The Author

GILBERT KLINGEL — A Man of Many Talents

Klingel at the Inagua Field Station in 1931

Gilbert Klingel (1908 – 1983), a man of many talents, was an American naturalist, explorer, photographer, author, pioneer in underwater exploration, inventor, metallurgist, and a boatbuilder.      Of all these talents, however, he was first and foremost a naturalist and a writer.  He had a fascination for the natural world around him and could describe it in great detail with a literary style that makes scientific material interesting.   His inventions, as a pioneer in underwater exploration and photography made the study of marine life easier to observe at a time when few people thought it possible to spend extended periods of time below the surface of the water.  His later years, as a retired metallurgist, led him to build boats by the sea he knew and loved so well.

Klingel was a self made, self-educated Renaissance man, one of those rare individuals who could excel in almost any field.  He was an avid reader and when he wasn’t reading, writing, or exploring, he was building.  He could build most anything from a small piece of furniture to a large seventy five foot boat.  When he needed a piece of furniture, he made it; a home, he built it; a boat, he would construct one.  He began by building these out of wood and later in life when he learned how to work steel, he would build out of steel.  He designed and built an electric lawn mower when only push mowers were available.  In later years, he built his own elevator for the apartment above his boat shop.  This elevator is still in use today.

Klingel is known for three books and many articles.  Inagua (1940, 1961, 1997, 2010), also entitled The Ocean Island, was the result of two scientific expeditions to the Bahamas.  In The Bay (1951, 1984) Klingel gives his wonderful observations of sea life in and around the Chesapeake Bay.   His third book, Boatbuilding With Steel (1973, 1991) was the direct result of thirty years experience pioneering the use of steel in yacht construction.

Klingel began his career as a naturalist and since he grew up in the Baltimore area he had the opportunity to explore around the Chesapeake Bay.  He knew the Bay from Maryland all the way down to Virginia.  As a boy he had traveled on the steamers with his family from Baltimore to Gwynn’s Island, Virginia where his family vacationed.  He loved this area and would eventually return there to settle permanently.

As a naturalist, Klingel falls into the category of explorer naturalists since he always wanted to see and experience everything first hand.  Aside from his explorations in and around the Chesapeake Bay, he also had a keen interest in the tropics.  As a young man his dream was to sail to distant islands in the West Indies to discover animal species unknown to biologists and to bring back these animal specimens just as Darwin did in the 19th century.   He wanted to carry out a similar mission in the 20th century and set out to do just that.  His first trip to the tropics was to Haiti in 1928/29.  He so enjoyed this first scientific expedition that he wanted to explore other places.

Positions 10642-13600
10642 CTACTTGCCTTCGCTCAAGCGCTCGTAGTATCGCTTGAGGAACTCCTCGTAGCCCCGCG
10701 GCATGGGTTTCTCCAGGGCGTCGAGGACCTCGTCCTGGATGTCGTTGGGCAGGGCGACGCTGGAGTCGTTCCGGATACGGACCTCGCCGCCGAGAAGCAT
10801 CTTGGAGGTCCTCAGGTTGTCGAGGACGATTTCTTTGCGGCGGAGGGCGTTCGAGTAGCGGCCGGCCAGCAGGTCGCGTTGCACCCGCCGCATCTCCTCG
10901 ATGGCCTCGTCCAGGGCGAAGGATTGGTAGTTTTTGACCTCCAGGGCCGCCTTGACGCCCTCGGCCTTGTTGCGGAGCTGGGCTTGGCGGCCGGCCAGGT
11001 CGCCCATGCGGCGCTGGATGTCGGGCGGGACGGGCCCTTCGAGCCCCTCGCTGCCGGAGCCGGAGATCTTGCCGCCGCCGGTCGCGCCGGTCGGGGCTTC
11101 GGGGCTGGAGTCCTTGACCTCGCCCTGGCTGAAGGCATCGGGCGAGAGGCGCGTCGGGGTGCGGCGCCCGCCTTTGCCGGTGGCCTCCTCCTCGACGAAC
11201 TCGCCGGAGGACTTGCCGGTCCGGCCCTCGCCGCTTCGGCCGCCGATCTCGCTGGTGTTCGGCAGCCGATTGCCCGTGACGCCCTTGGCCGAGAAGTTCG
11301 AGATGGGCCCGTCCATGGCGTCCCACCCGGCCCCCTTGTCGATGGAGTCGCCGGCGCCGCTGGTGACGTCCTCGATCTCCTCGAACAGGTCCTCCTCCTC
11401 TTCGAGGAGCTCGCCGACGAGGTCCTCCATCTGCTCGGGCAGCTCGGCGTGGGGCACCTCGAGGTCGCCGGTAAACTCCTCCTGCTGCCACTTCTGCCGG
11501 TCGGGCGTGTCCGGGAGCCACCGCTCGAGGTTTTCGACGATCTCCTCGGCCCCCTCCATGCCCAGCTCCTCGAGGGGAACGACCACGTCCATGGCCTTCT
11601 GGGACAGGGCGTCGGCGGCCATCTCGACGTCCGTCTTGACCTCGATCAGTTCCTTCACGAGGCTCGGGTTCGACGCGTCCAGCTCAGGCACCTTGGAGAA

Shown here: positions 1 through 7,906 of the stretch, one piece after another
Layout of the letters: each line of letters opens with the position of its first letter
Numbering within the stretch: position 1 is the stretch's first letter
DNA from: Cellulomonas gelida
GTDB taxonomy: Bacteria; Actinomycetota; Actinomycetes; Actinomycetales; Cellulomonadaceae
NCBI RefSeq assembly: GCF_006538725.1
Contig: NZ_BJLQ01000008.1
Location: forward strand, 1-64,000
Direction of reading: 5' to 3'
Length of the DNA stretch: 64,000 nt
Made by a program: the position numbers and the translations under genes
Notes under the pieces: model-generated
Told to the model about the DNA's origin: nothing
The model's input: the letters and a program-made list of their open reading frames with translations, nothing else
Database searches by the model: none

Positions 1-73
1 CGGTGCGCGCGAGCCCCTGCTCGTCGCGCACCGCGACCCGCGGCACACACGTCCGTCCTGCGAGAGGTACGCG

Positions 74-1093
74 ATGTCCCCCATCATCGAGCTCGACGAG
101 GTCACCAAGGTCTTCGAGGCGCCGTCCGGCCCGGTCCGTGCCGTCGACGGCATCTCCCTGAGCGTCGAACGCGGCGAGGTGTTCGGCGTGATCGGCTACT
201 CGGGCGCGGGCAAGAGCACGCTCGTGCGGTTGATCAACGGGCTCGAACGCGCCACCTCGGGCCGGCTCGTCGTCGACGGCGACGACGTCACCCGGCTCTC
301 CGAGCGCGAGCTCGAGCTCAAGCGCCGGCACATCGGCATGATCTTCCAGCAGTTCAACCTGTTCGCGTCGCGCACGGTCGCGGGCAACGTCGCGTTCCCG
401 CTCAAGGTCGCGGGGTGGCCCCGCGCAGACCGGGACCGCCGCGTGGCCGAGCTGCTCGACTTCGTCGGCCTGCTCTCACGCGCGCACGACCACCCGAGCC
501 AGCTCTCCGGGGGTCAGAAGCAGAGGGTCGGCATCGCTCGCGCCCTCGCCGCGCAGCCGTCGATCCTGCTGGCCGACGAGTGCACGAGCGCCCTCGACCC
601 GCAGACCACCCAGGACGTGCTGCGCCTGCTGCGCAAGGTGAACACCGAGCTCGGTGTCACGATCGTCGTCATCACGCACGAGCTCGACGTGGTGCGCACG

Basilisk getting rigged dockside

In 1930 he had a sailing ship built especially for a long expedition to the islands of the Caribbean.  His 37-foot sailing yawl, the “Basilisk,” was modeled after Captain Joshua Slocum’s “Spray,” the boat in which Slocum circumnavigated the globe single-handed in 1898.  Gilbert Klingel’s expedition was sponsored by the American Museum of Natural History of New York and the Natural History Society of Maryland and was to have been the first of its kind.  Plans were made to sail from island to island in the West Indies to observe, collect, and gather information on rare species, especially lizards.

Gilbert Klingel’s dream, however, was ruined by rough seas and a jagged coral reef.  Shipwrecked on a desert island, he made the most of this tragic dilemma and discovered a natural world never before described in great detail.  This misadventure later became the basis for his first book Inagua.  He not only took many photographs and brought back many specimens from this expedition, but returned in 1938 to continue where he left off.  This time he brought diving equipment for undersea work to study reefs and marine life.  His observations during this expedition were included in the second part of the Inagua book.

While on this desert-like island he discovered several species of lizard new to science.  Even more impressive, however, were Klingel’s vivid and detailed descriptions of all the creatures he found on this lonely island of the Bahamas.  Among these were roseate spoonbills, hummingbirds, octopuses, sharks, crabs, bats and many-colored fish.  Especially notable, however, are the accounts he gives about the multitude of flamingos found on Inagua at that time.  It has been said that Klingel’s descriptions in the book Inagua rival the best of William Beebe’s Galapagos adventures.

During these expeditions, Klingel took numerous photographs of landscapes and people, as well as the flora and fauna he was studying.  His two trips to Inagua are particularly well-documented.  His superb photography is evidenced in the color slides seen on the website.  The black and white photos bring back another era on this nearly forgotten island of Inagua.   His underwater photos were among the first taken by undersea explorers.